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What's behind two massive high-tech acquisitions: a Taiwan entrepreneur's view

Recent corporate acquisitions by Microsoft and Salesforce.com are aimed at making more use of artificial intelligence technology, says a Taiwanese entrepreneur who follows the trend.

Customer relationship management software developer Salesforce.com’s acquisition of enterprise software firm Quip will let it expand client services and pick up new talent, according to conventional analyst views.

Experts vary on why Microsoft took over social media service LinkedIn in June.

Now there's another view on both deals:

"I believe these leading enterprises are deploying market strategies in artificial intelligence (AI)," Hardware Trek (HWtrek) CEO Lucas Wang wrote in a recent Facebook post.

Wang heads a Taiwan-based online platform for connecting global hardware enthusiasts. HWtrek has set up 10,800 global projects to develop tech hardware.

DISSECTING THE ACQUISITIONS

Microsoft acquired LinkedIn for US$2.62 billion to find professional clients for its new cloud computing software Office 360 and Dynamics software for business people, Wang says.

The buyout gives Microsoft a windfall of user data, he added.

LinkedIn's large database can also become a source of data for AI processes, the local CEO believes.

Microsoft has publicly outlined its interest in developing AI. For one thing, it is investing in predictive features to make a smarter talking digital assistant, a tool named Cortana, Computerworld UK reported.

Salesforce.com acquired Quip for US$750 million in August mostly for help in developing services for corporate software clients.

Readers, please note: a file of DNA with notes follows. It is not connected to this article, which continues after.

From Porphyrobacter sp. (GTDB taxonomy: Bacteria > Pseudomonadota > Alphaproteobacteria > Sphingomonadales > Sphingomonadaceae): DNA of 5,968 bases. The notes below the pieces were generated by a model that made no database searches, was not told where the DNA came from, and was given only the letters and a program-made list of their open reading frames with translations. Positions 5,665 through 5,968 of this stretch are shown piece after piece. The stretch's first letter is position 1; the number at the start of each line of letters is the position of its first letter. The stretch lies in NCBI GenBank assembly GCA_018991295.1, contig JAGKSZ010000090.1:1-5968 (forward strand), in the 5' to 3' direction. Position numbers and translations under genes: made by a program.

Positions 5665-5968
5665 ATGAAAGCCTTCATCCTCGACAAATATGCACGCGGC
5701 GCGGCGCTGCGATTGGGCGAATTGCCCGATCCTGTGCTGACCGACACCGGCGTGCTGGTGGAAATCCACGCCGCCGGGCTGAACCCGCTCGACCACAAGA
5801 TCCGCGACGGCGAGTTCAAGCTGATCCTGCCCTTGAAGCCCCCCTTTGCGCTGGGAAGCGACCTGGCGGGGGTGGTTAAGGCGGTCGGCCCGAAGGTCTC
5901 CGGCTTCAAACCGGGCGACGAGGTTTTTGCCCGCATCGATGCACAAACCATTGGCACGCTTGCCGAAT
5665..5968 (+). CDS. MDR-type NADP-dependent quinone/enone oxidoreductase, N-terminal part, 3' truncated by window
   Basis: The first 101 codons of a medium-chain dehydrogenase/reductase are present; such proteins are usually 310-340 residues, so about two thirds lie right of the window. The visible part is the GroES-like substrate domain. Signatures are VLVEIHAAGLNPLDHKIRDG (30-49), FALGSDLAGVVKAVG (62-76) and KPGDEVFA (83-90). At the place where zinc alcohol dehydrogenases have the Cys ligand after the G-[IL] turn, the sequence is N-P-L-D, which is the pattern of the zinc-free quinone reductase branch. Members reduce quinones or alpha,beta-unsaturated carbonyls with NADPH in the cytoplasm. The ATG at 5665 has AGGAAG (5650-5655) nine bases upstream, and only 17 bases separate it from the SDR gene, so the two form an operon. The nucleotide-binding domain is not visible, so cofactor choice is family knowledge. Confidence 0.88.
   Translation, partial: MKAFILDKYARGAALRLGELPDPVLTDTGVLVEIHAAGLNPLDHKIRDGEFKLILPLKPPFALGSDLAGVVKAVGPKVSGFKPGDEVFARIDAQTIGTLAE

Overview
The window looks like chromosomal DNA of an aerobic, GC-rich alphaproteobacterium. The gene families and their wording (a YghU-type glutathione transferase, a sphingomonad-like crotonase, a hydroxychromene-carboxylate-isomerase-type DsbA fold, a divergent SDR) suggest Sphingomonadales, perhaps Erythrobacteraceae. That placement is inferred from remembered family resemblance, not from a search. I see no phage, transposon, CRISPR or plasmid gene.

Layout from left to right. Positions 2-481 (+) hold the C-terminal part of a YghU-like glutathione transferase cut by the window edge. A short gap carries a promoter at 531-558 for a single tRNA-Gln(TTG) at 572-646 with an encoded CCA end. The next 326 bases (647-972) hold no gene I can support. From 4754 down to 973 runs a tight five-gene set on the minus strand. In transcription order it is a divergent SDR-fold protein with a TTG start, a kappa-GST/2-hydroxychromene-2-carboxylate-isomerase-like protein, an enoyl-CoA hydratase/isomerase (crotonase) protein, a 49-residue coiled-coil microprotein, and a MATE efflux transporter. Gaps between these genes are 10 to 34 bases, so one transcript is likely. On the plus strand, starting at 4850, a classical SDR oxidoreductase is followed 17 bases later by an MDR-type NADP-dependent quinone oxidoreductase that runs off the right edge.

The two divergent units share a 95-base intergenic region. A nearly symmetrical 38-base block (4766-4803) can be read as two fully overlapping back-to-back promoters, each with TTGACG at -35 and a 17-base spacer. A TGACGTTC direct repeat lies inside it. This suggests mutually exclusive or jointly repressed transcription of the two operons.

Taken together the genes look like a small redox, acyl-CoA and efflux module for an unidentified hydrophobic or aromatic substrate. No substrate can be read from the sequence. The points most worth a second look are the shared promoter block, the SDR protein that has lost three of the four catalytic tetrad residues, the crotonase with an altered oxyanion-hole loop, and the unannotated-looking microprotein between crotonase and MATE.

The same buyer had also bid for LinkedIn, and Salesforce.com CEO Maarc Bienoff has been quoted saying his company would have offered a higher price than Microsoft if LinkedIn had been more patient.

Like Microsoft, Salesforce.com wants access to AI technologies.

"AI is technology that Salesforce is incredibly interested in," CTO Adams Evans has been quoted saying. "At Salesforce we have moved from systems of record to systems of engagement and now we are moving towards systems of intelligence."

The company has developed machines with learning and predictive capabilities such as its CRM platform SalesforceIQ and its Service Cloud Intelligence Engine.

ARTIFICIAL INTELLIGENCE IN ENTERPRISE SOFTWARE

The acquisitions of both Microsoft and Salesforce.com point to an emerging market sector, as AI technology matures and shifts from robotics to large-scale enterprise services, Wang said.

The value of AI systems for enterprises reached an estimated US$203 million in 2015, on the way to US$11.1 billion by 2024, Siemens has forecast.

Apple's Siri and Amazon's Alexa stirred other software companies to consider development of their own talking personal assistants, though previously these tools were not considered uses of AI.

Now the view is that AI can raise efficiency for companies with complex, collaborative projects. Normally a staff person coordinates those jobs through emails, phone calls, meetings and updates to shared documents.

Artificial intelligence stands now to replace those staff people.

Developers of enterprise software are working on how to use AI for project coordination, Wang said.

To make the software work, enterprise users must formulate related business protocol and a critical mass of useful data, Wang said.